because of her mammoth size, Susan is quickly introduced to some of the
other weird characters that the government secludes from the public:
We meet a gelatinous, one eyed blob named B.O.B. (Seth Rogen,
clearly having the most inspired fun out of the lot voicing his character), a
mad scientist that is also a cockroach named Dr, Cockroach (Hugh Laurie, a
great actor that barely makes an impression here),
the amphibian-like Missing Link (Will Arnett), and finally the colossal
Insectosauras, a gigantic grub that even towers above Susan.
Soon, these strange misfits are called into duty to protect and
defend America after an evil, world-crushing alien race that invades Earth with
an enormous mechanical robot. The
leader of the aliens, Gallaxhar (Rainn Wilson, also underused here) thinks
that the puny military of the earth will be no match for his mechanical
beast. The US president
(played by Stephen Colbert, who kind of hybrids the idiocy of Dubya with
the conservative/blowhard pundit character he portrays on TV’s THE
COLBERT REPORT) thinks all is lost, that is until General Monger reveals
the existence of Ginormica and the other “monsters” that he thinks
will save the earth and rid the plant of alien scum.
To be fair, there are some
decent laughs present in MONSTERS VS ALIENS: I found Rogen’s clueless
and happy-go-lucky B.O.B. to be a hoot, as is Colbert, who revels in
playing political idiots and is very funny with a few throwaway
lines (“Boys, set the terror level to code brown, because I need to
change my pants!”), and the film does take a few pot shots at other
alien invasion films, (one reporter hilariously deadpans, “Once again a
UFO has landed in America, the only country that UFO’s land in”).
Beyond that, the laughs and pratfalls are of the juvenile variety
and lack any semblance of refinement and cleverness.
The real bummer with the comedy here is how many failed and botched
opportunities the film commits at satire: the film lacks a subversive and
acerbic flair for the underlining material.
There were chances for MONSTERS VS ALIENS to effectively lampoon
alien and monster fright flicks, not to mention the war room scenes from
DR. STRANGELOVE, but all five writers fail to see the comic
possibilities here. Too much
of the film’s script and jokes feel pedestrian, trite, and trivial.
It certainly also does not
help that the film is fairly soulless, especially when one considers the
enormous comedic talent lending their voices here.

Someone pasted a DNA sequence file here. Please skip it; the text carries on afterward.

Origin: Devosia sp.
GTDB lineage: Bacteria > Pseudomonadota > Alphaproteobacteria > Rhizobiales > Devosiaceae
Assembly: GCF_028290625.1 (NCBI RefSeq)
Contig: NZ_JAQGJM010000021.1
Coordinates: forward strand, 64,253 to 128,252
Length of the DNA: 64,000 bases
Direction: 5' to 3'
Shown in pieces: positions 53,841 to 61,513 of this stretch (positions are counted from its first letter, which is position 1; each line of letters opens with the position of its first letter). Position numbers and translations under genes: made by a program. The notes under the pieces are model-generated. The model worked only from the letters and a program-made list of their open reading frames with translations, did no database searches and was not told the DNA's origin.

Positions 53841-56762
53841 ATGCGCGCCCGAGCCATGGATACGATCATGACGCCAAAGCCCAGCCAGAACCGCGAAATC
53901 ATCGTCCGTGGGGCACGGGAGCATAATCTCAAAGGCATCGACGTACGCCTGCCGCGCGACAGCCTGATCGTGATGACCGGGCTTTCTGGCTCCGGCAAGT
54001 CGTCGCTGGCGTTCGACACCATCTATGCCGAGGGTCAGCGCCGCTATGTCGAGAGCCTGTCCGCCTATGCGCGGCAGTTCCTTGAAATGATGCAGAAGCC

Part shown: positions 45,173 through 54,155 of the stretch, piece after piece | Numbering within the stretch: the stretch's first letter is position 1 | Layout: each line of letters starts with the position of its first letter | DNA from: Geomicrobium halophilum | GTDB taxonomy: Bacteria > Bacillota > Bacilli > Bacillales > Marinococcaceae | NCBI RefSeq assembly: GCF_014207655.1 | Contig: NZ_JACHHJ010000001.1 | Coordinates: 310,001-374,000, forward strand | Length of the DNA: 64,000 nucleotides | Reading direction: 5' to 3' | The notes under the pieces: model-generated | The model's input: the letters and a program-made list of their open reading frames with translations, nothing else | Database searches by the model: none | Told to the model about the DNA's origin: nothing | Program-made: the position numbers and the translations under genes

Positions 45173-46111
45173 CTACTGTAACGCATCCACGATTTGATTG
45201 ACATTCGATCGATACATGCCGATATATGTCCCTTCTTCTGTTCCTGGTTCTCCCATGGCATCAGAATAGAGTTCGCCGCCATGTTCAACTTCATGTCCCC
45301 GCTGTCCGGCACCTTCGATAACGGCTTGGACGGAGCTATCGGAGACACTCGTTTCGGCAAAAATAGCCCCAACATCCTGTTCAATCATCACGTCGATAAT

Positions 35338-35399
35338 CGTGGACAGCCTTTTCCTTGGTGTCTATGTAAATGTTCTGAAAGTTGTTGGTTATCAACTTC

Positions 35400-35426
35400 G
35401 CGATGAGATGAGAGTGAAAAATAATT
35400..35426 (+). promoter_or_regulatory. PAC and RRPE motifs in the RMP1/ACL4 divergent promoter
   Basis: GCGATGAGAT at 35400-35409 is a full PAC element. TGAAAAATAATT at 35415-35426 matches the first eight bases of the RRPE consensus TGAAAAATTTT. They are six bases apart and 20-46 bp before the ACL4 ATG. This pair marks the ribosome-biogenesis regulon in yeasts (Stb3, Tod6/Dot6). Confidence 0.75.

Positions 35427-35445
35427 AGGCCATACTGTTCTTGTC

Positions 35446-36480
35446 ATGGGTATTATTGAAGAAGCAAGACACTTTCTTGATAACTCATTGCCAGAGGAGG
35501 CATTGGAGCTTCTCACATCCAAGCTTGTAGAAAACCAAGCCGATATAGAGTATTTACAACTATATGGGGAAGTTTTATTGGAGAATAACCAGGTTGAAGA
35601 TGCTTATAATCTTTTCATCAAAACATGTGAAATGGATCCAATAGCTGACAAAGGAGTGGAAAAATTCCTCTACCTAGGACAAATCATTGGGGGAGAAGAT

Just look at this list: We
have Paul Rudd, Will Arnett, Seth Rogen, Hugh Laurie, and Stephen Colbert
contributing, but almost all of them fail to muster any memorable
personality in their respective creations (Arnett and Laurie in
particular, both of whom are capable of being riotously and scathingly
hilarious, are all but stunted here, and Rudd – one of the best, most
at underplaying affable smartasses – never is able to get any comic mileage out
of the meager part he plays). By
direct comparison, the robot in WALL-E
- which barely uttered a discernable syllable throughout the film -
had ten times the heart and soul as any of the charmless creations in
MONSTERS VS ALIENS. The “monsters” (plus one really big human) feel more like
toys to include in Happy Meals than involving and intriguing characters.
To her credit, Witherspoon at least makes some attempts at
humanizing her astonishing and strange character.
One thing also rings falsely throughout this film: the notion – overwhelmingly perpetuated by Katzenberg - that its 3D technology enhances MONSTERS VS ALIENS and makes it that much more of a transformative and immersing filmgoing experience. Yet, under simplistic scrutiny it becomes abundantly clear that the motives behind making this film (and future films) completely in 3D are less out of artistic merits and more out of purely financial ones (3D versions of the film are $3 more in terms of ticket price, not to mention that 3D films are virtually piracy proof). That’s where the gimmick of 3D really comes to the forefront: it’s a gimmick to lure filmgoers into the theatre and it’s a gimmick that is used to validate inflated ticket prices and more profit. No doubt, MONSTERS VS ALIENS is a masterstroke in terms of advance buzz and advertising, but somewhere along the line the makers forgot that all of the whiz-bang energy and pacing alongside obtrusive bells ‘n whistles eye candy only serves to further accentuate lethargic, banal, and uninspired storytelling. Young viewers and less fastidious older viewers will most likely find the film’s flashiness and technological sheen infectious. As for the rest of us, MONSTERS VS ALIENS is more of an expensive funhouse attraction than a fully developed film experience.
Moreover, some films intuitively know how to use this technology (see CORALINE) and it remains to be seen how live action films are able to harness it (most previous ones have failed, but James Cameron’s upcoming AVATAR will be the real litmus test). But...alas...as we stand right now, 3D is a gimmick, a distraction, a profit-minded (and not artistic) choice, and most assuredly, an unnecessary element to craft a memorably enchanting film. MONSTERS VS ALIENS is all razzle-dazzle, but its flat and glaring artificiality stunts its overall spirit - it's a ginormica-sized disappointment.
A good-looking film without personality is a tedious thing, to be sure.